I had the next two nights off, staying home to relax most of the time. I made a quick run to Walmart on my second night off for body wash, and as I was checking out, I saw her. She was standing by the customer service desk, just staring. Same black hoodie, same piercing gaze. I rushed through paying, and glanced up at her again. I instantly felt vulnerable, like she knew every thought and feeling I have ever had. I ran out to catch the bus, almost forgetting my bag. I went home and made myself a cocktail or two, still feeling exposed. I kept myself in the house for the rest of the night, and until I had to work the next night.
The next night at work was pretty busy. It was a Friday night, so we were getting a lot of our typical calls: domestic incidents, overdoses, robberies, drunken bar disputes. The night was going by fast enough that I had to be reminded to take my last break. I decided to step outside the building and get some fresh air.
The parking lot was barely lit, but a few people were still outside smoking. I walked a little ways down on the sidewalk and sat on the wall up against the building. I put my head back against the wall, then closed my eyes, sighing. Someone walked past me, muttering something politely as they went by. I opened my eyes and nodded, but my attention was drawn to the edge of the lot where it meets the street.
There she was.
At this point, I thought I was hallucinating. There was no way that this same woman, in the same outfit, was in all these different places with me. I got up to go back inside, but as I got to the door, I stopped to talk to one of the girls standing there.
“Hey, Lee, do you see that chick standing by the gate?” Lee shook her head, and I looked back.
She was gone.
I went back upstairs, and sat down, just staring at the computer for a minute. I put my headset on, wondering if I just wasn’t getting enough sleep. My phone rang, and it was time to push all thoughts of her out of my head.
“Police, dispatcher 267, how can I help you?”
Static. I looked at the phone number. 000-000-0000. Location listed as our building. “Help… please… me…”
“Ma’am, please, I need you to stop screaming. Take a deep breath. Just give me the location.” At this point, I was pleading with her. Static and screams. Refreshed the location, back to the same as a few nights before that. Between the Amtrak bridge and Main Street Bridge.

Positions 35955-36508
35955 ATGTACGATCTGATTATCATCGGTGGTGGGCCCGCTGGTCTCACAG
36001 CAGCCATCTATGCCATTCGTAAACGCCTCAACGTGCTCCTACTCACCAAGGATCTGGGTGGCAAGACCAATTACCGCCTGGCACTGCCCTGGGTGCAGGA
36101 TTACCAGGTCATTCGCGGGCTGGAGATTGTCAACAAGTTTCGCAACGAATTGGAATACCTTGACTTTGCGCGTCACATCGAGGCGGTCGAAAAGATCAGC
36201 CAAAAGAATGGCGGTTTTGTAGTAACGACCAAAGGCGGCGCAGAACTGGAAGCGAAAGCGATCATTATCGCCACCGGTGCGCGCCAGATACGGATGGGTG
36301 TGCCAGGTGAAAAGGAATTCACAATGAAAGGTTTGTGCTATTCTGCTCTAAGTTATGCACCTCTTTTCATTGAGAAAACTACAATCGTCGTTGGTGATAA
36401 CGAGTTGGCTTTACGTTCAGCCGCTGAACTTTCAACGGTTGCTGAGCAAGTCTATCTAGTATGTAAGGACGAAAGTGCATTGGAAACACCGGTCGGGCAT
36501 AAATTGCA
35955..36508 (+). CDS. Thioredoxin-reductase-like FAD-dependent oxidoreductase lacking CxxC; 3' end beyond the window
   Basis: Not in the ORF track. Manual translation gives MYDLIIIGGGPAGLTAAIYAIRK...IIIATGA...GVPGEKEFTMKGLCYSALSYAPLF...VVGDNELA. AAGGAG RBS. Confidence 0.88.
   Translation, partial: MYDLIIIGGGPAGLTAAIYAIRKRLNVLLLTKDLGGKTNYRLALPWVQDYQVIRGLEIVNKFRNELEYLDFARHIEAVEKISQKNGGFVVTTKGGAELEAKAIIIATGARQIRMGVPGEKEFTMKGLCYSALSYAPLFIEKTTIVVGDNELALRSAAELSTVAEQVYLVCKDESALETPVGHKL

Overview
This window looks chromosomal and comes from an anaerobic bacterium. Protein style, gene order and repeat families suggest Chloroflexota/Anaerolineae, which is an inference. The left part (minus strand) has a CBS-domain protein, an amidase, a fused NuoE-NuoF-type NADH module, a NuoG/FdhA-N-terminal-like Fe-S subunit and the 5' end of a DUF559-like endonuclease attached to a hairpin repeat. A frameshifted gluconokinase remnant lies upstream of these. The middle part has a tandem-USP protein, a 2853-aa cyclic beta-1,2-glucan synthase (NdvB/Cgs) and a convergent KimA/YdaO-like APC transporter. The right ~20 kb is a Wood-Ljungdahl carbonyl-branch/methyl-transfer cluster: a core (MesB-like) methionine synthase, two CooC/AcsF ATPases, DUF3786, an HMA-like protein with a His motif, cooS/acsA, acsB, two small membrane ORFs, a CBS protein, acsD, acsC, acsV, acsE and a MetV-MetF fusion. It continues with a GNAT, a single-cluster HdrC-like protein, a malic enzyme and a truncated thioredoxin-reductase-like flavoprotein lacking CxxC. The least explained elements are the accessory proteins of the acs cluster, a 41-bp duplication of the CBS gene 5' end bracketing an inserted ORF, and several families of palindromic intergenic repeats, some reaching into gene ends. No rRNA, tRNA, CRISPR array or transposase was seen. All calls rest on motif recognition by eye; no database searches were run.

“Bridge.. help… he… kill me..” Disconnected.
I slammed my hand down on the desk in frustration. I pulled up the calls from a few nights before, to see if maybe there was any clue to where she might be. At the address for the Amtrak bridge, they found a woman’s black hoodie, but the officers on location said they hadn’t found anything else, and it was unknown how long the hoodie was actually up there.
I took a risk and put in another call for the Amtrak bridge.
FEMALE CALLER.. STATED MALE WAS TRYING TO KILL HER.. MAY HAVE BEEN PUSHED OFF BRIDGE.. NOTHING FURTHER..
I put my head back in the game. One call, no matter how disturbing, does not stop the other calls from coming. I answered a few more calls, all needing an ambulance, when the now familiar static and her screams came through after the ring.
000-000-0000. “You.. save me.. help… you.. nothing!” She sounded pissed.
“Ma’am, just tell me what bridge, please. I am trying to help, I need to know where you are!” Disconnected. Looked at the previous call for the Amtrak bridge. Officers called for an ambulance to the location. They found someone below the bridge, near the tracks. That’s the only information that was entered.
I instantly felt sick. I knew it was her, but I just got off the phone with her, so how…?
My supervisor told me to finish up and head home. I packed up my things, headed to the bus, and just knew she was going to be on the bus with me. I got on, and there she was. Just staring.
“I’m sorry,” I whispered as I sat down across from her. She just stared.
Every night since, she’s called. First begging for help, then blaming me for not saving her. I see her in random places, every day, just staring at me. I found out the next day that they were ruling her death a suicide, saying she must have jumped off the bridge.
I know the truth. I could have saved her if I knew the location. I can’t prove anything because the call never saves. It’s always just static. No one else can hear her screams in the call. No one can hear her blaming me.
I’ve found myself traveling to the bridge after work the last three days. She won’t let me see her when I’m there. But I know she’s with me. I can feel her staring.